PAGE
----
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A slow transition to winter keeps houseplants healthy
Nov 14

Associated Press

My mandarin orange tree and spider plants enjoyed a longer vacation than I did, having spent the entire summer outdoors on the back deck. But the party ended late last month when frost threatened.

So I gave them a thorough hose drenching -- leaves and all -- to remove any would-be hitchhikers and poured a bit of diluted Neem oil over the soil for good measure before bringing them indoors. But their transition didn't end there.

Just as when potted plants are introduced outside in spring, they undergo an acclimation period when they come back in. The difference is that at the beginning of the season, we "harden them off," or move them into a shady spot for incrementally longer periods each day until they adjust to the stronger sunlight and breezy air of the great outdoors.

The reverse, however, is often done in haste on the weatherman's whim, so it doesn't usually afford the same leisurely dawdling.

That's why your recently reintroduced houseplants might be turning yellow, dropping leaves and looking somewhat sickly as they reacclimate to lower-light conditions in the home. The same holds true for recent purchases that had been growing in a greenhouse or under lights at the nursery.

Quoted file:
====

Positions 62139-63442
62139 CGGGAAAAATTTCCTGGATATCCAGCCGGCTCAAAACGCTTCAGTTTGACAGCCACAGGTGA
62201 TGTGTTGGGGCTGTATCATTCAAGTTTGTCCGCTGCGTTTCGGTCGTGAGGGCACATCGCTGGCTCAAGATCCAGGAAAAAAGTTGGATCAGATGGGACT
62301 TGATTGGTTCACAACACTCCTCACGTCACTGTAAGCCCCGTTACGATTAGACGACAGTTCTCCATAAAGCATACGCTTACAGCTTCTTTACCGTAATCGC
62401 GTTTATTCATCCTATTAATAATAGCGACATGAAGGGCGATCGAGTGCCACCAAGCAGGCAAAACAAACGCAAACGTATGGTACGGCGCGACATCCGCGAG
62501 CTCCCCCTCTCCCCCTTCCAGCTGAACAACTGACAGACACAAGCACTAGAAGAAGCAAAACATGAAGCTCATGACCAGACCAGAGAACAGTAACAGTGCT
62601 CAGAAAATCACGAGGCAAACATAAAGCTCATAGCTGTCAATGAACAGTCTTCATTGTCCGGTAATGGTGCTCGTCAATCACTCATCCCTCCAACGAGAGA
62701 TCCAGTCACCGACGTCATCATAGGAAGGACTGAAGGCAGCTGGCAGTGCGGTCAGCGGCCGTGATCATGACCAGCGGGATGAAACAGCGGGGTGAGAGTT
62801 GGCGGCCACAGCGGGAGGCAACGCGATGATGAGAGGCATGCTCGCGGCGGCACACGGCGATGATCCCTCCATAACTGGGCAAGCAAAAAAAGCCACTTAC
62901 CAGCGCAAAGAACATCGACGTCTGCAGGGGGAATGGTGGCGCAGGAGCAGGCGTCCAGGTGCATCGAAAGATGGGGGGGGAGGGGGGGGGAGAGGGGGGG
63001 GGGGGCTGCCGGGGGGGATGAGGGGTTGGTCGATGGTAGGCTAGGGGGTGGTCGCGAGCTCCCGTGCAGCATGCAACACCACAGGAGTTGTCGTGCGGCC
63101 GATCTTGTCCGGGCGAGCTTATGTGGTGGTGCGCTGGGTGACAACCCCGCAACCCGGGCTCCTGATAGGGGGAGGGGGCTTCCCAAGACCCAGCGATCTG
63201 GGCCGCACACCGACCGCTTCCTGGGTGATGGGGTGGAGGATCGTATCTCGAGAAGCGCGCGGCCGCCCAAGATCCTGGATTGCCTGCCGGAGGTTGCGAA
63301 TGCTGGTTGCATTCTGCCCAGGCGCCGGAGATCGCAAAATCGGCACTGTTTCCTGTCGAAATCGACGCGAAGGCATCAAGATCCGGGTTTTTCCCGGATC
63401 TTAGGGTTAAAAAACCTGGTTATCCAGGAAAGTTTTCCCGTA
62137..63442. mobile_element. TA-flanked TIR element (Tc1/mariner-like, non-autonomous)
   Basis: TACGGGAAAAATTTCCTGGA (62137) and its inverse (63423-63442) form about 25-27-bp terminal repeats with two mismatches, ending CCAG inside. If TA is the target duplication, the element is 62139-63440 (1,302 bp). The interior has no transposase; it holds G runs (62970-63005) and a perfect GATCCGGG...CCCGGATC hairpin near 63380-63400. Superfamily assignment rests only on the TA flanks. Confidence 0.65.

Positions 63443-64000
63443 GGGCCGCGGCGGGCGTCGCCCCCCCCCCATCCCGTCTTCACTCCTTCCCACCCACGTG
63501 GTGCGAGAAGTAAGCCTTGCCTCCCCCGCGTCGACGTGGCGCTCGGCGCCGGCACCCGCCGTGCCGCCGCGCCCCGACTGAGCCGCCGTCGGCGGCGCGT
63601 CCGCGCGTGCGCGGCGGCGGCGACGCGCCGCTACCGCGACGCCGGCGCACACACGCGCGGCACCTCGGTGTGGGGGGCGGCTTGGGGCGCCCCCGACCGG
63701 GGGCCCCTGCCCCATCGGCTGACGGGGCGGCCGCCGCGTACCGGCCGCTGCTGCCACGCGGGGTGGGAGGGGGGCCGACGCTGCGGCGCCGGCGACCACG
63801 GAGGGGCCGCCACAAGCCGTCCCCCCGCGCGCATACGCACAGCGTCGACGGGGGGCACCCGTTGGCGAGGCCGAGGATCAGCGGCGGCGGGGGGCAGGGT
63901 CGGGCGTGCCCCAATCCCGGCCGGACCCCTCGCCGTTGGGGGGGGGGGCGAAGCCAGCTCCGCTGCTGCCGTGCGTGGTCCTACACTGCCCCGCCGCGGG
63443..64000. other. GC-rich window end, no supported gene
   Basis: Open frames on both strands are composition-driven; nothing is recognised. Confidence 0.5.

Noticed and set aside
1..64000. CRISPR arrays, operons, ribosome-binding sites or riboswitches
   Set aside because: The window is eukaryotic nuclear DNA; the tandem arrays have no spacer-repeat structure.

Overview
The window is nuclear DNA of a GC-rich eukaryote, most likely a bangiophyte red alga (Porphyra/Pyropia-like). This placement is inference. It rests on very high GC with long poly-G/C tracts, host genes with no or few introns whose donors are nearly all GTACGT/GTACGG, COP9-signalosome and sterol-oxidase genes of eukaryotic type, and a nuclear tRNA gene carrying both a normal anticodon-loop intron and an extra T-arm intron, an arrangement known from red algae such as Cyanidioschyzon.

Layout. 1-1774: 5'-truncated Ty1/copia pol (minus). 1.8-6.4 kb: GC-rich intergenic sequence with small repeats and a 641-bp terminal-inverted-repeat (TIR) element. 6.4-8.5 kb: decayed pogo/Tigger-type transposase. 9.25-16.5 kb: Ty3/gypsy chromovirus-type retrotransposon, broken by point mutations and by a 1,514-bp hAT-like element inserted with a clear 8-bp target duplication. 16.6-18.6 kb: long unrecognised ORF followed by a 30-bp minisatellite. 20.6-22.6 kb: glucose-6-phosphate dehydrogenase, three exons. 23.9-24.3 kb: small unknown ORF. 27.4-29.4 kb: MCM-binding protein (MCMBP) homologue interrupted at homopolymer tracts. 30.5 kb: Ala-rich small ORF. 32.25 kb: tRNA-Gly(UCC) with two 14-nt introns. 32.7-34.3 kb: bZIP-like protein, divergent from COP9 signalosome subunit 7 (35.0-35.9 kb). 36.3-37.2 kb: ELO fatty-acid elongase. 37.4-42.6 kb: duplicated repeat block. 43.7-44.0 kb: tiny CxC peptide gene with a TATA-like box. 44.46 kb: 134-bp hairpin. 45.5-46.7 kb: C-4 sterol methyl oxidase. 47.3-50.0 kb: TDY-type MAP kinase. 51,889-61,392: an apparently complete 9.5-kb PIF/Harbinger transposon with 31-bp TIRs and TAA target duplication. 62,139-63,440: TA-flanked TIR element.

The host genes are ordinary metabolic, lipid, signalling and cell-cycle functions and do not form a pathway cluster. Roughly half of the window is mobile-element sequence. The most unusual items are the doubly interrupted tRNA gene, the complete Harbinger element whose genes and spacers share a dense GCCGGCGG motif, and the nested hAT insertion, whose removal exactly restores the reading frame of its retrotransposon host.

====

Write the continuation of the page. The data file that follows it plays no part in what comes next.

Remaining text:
In time, they will recover, but there are steps you can take to ease their transition. Grow lights, turned on for eight, then six, then four, then two hours a day during their first few weeks indoors will certainly support their adjustment. But there are simpler, less costly ways to help.

Place potted plants near your sunniest window during their initial weeks as a houseguest. Even the brightest natural indoor light will be no match for the sunbathing they've done all summer, so it will serve as a good rest stop en route to their permanent winter residence elsewhere in your home.

If you place them on a windowsill, line the entire ledge with aluminum foil, which will reflect sunlight back at the plant, including to the underside of leaves. The refracted light will help prevent seedlings from growing leggy in spring, too.

For a similar benefit, place a mirror on the wall behind plants, but not too close or foliage may scorch.

Both practices can be employed year-round to boost light to houseplant species that require bright sunlight.

By The Associated Press, Copyright 2023

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